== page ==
Bears

That Sports Thing: The best of the first half

that-sports-thing-slide-june-24.png

That Sports Thing: The best of the first half

That Sports Thing is off to a red-hot start, and we've already completed the first half of the first season.

Led by Chris Marrs, here's the best of the best, featuring comedians Dan Bakkedhal, Jay Chandreasekhar, Danny Pudi, Jen Widerstrom, Joel Murray and Pat Finn.

In the video above they'll discuss befriending Jared Allen, whether the craziest stadium eats are real food items or not, and witnessing the Blackhawks' third Stanley Cup victory in the last six seasons while in Los Angeles.

Check it all out and be on the lookout for more That Sports Thing episodes next month.

Postcards from Camp: Bears preparing for physical training camp as QB Mitch Trubisky, offense settle in

Postcards from Camp: Bears preparing for physical training camp as QB Mitch Trubisky, offense settle in

BOURBONNAIS, Ill. – Dear Mom and Dad:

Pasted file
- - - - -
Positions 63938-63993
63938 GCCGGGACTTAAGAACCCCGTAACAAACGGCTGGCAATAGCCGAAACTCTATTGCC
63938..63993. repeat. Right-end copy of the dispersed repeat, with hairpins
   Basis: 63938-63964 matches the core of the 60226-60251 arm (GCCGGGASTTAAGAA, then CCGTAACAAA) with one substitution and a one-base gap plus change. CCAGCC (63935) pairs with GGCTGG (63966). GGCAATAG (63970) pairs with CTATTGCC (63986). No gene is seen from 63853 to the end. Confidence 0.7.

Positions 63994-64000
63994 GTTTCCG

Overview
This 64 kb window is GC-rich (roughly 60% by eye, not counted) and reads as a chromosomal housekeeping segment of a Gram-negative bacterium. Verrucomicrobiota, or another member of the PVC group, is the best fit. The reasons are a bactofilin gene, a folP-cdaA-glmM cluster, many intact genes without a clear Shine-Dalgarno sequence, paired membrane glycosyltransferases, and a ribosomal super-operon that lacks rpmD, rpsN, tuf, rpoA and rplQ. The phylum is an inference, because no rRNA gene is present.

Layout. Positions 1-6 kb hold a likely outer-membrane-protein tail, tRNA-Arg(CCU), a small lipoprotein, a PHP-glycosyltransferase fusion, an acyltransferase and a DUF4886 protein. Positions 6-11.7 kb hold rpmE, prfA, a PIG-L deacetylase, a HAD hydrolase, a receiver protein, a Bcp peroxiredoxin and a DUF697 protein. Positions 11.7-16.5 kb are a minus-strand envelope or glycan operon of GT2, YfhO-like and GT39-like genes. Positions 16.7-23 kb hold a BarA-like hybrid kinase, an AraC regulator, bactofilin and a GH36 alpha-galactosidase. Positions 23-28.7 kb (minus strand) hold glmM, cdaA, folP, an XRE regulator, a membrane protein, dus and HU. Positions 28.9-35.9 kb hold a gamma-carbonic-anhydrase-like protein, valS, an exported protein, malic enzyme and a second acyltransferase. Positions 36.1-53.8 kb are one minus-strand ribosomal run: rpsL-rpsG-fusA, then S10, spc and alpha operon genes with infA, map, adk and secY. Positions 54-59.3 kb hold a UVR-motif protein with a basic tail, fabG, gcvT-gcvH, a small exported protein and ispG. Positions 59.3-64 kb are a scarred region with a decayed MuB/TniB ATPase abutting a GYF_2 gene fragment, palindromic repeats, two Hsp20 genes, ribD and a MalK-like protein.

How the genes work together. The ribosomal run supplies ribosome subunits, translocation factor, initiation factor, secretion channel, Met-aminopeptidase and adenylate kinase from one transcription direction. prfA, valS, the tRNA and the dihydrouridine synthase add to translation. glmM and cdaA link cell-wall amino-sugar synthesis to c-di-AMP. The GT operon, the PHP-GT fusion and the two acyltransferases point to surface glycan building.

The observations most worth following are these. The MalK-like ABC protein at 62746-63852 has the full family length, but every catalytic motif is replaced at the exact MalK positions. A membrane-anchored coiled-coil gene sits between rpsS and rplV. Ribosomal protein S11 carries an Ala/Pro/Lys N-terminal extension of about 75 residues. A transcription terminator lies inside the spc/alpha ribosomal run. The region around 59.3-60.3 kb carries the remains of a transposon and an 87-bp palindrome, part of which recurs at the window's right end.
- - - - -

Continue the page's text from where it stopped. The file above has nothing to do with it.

Camp’s finally here, the guys all reporting and I think really ready to get started for real after the camps and OTA’s this spring and summer. Practices start tomorrow (Friday) and fans’ll be able to watch practice starting on Saturday. 
 
I and the other quarterbacks decided to come in Monday with the rookies, kind of to get going but really to connect with the young guys. I know what they’re going through – they were me this time last year. Allen Robinson came in, too, and he says his knee is feeling great and there won’t be any holding back, which is good to hear since Allen is a wide receiver who is great at going up and getting the football.
 
Coach Nagy tells us this’ll be a physical training camp. He says he wants to get his team “calloused.” Akiem Hicks said that physicality wasn’t really a problem in the past but the coaches want to establish an identity from the get-go, and a big part of my job will be to be a leader at setting that.
 
Someone asked whether it was fair that the coaches last year got so much criticism for holding me back. I said that I guess from my point of view I want to just say I was doing what I was asked to do. Last year is definitely different than this year. I’m going to have more responsibility and more, I guess, responsibility to do what I wanna do in the offense. I’ll have more options. Last year, it was what it was. the coaches’ philosophy. I tried to do to the best of my ability what they asked me. this year I’m going to do the same. Whatever they ask me to do I’m gonna do, and just roll with it.